Review: Stranger in a Strange Land

I went through a Heinlein-obsession in high school. Surprisingly, I somehow missed Starship Troopers (no idea how!), but I recently tried to start Troopers. I was struggling, so I thought maybe I needed to get my appetite with a Heinlein I enjoyed. So I listened to Stranger in a Strange Land on audio book. Maybe it was because it was in audio. Maybe it’s because of who I am today versus who I was in high school. I didn’t like the book.

  • Premise: “Seeing humanity through alien eyes to have you question ‘accepted society’s’ mores”
  • Message: If I never read anything Heinlein wrote about it, I would say he wrote “free communist love is the right path”
  • Characters: flat. opaque.
  • Plot: At times, plodding

Let me start by saying I love the premise of Stanger. However, I found I didn’t like the characters. And I didn’t understand them. The reader is clearly supposed to feel Michael Valentine Smith to be alien – I get that. The women are all flat. They have exactly two aspirations in life: marriage or babies. Even Jill, who has strong potential to be considered as a protagonist really doesn’t seem to think for herself: following Bill Caxton and then Jubal and then Michael with nary an opinion, much less an original one… She never seems to struggle with herself or her decisions (the rare ones you could classify as “her decision”). Most of the other female characters are utterly interchangable (Ann’s only feature is that she is a trained Fair Witness with nigh-perfect memory, otherwise just swap her out with the others!). I understand he published in the 1960’s and women getting to vote was still pretty radical, but the at-times blatant sexist portrayal made it very difficult for me to relate to any of the female characters.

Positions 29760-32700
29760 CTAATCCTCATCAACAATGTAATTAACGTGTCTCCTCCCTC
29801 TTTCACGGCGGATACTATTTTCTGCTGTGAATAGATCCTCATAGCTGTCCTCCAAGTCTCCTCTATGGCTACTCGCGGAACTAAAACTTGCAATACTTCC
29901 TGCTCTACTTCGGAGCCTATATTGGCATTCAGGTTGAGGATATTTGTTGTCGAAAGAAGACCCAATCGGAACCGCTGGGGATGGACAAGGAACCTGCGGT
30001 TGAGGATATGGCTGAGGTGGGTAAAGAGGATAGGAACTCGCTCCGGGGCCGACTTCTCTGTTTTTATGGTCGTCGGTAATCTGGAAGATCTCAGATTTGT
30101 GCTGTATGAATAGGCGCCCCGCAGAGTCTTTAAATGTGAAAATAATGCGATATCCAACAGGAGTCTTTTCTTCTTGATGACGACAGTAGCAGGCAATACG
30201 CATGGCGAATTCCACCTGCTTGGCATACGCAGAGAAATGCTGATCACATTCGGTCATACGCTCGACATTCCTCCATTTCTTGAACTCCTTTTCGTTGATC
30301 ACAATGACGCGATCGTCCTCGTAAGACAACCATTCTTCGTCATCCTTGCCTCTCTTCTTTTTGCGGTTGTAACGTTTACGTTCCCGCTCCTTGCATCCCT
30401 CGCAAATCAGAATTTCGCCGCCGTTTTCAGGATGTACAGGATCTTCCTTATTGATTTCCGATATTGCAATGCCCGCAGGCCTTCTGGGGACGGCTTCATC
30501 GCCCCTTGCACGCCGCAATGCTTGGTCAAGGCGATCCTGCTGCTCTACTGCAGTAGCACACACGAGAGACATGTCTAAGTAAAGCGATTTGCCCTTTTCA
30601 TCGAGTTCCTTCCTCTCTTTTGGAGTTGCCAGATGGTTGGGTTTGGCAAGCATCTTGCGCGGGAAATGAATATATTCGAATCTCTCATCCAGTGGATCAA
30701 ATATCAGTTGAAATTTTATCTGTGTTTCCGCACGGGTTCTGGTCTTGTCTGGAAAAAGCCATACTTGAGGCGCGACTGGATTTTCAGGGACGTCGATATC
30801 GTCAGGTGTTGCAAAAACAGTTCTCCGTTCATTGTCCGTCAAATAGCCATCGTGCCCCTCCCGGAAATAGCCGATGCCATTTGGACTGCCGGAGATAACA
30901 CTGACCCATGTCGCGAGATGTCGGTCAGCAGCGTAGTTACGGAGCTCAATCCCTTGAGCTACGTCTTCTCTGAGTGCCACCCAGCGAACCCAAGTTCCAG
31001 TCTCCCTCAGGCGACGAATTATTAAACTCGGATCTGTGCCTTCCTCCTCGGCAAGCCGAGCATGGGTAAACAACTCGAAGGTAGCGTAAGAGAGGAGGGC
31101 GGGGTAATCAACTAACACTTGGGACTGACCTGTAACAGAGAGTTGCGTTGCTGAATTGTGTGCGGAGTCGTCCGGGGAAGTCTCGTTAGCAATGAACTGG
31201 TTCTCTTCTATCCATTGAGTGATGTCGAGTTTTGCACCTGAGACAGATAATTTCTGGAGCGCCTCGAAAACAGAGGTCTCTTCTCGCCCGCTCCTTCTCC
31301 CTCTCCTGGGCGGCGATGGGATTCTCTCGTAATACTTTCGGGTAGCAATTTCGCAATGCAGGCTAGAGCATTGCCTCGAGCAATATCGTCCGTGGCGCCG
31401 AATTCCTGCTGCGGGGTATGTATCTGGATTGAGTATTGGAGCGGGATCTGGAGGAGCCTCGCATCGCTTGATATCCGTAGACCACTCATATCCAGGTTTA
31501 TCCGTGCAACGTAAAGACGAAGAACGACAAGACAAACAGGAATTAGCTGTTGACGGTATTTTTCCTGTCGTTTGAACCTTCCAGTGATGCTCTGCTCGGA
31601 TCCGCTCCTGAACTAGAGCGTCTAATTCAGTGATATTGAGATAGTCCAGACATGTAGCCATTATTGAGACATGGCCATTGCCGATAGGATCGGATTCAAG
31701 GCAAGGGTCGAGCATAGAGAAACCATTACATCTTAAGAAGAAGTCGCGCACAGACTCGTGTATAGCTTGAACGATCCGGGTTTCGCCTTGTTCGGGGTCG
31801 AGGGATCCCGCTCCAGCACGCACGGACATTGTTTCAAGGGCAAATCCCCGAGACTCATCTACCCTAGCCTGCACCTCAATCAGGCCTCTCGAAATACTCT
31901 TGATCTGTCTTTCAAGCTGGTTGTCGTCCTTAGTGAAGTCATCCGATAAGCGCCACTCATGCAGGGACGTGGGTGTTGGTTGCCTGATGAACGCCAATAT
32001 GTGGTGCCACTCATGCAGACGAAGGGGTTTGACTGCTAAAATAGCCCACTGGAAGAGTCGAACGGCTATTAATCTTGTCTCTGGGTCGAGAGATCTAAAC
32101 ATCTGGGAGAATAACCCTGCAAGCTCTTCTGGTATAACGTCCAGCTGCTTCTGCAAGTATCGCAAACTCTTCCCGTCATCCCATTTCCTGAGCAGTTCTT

I think I was supposed to relate to Jubal Harshaw, but frankly I felt he ran right across the line of “Perfect Protagonist” (or Gary Stu). He can do no wrong. His flaws aren’t so much flaws as quirks and ain’t he just a cutey-pie. I feel like Heinlein was trying to write himself as the protagonist in the worst of ways: doctor, lawyer, gourmet, art critic, political aficionado, theologian, and successful/famous/beloved fiction writer… oh and potentially an amazing lover (hinted but never outright stated).

There is also little sense of danger after about the first 1/4 of the book. Once Jill and Michael reach Jubal’s house, there is no more threat throughout the book. It becomes (at times) a plodding foray through Michael’s transition from Martian to Man. Yet, as a coming of age story it fails completely because instead of Michael truly accepting humans and the struggles of the adult world, Michael seeks to make humans more Martian (it’s impressive how completely communist Heinlein was writing in the 1960s). Apparently, Heinlein said he was just trying to make people question some of the accepted “facts of life,” but at least in this audio book, it came across more in a “you are all doing it wrong” sort of tone. Something about the “this is the only logical conclusion anyone should come to” when Bill and Jubal are discussing the ‘society’ (let’s call it that) that Michael created in his ‘church’ (in quotes because it’s clear Michael doesn’t think of it like religion in a traditional sense).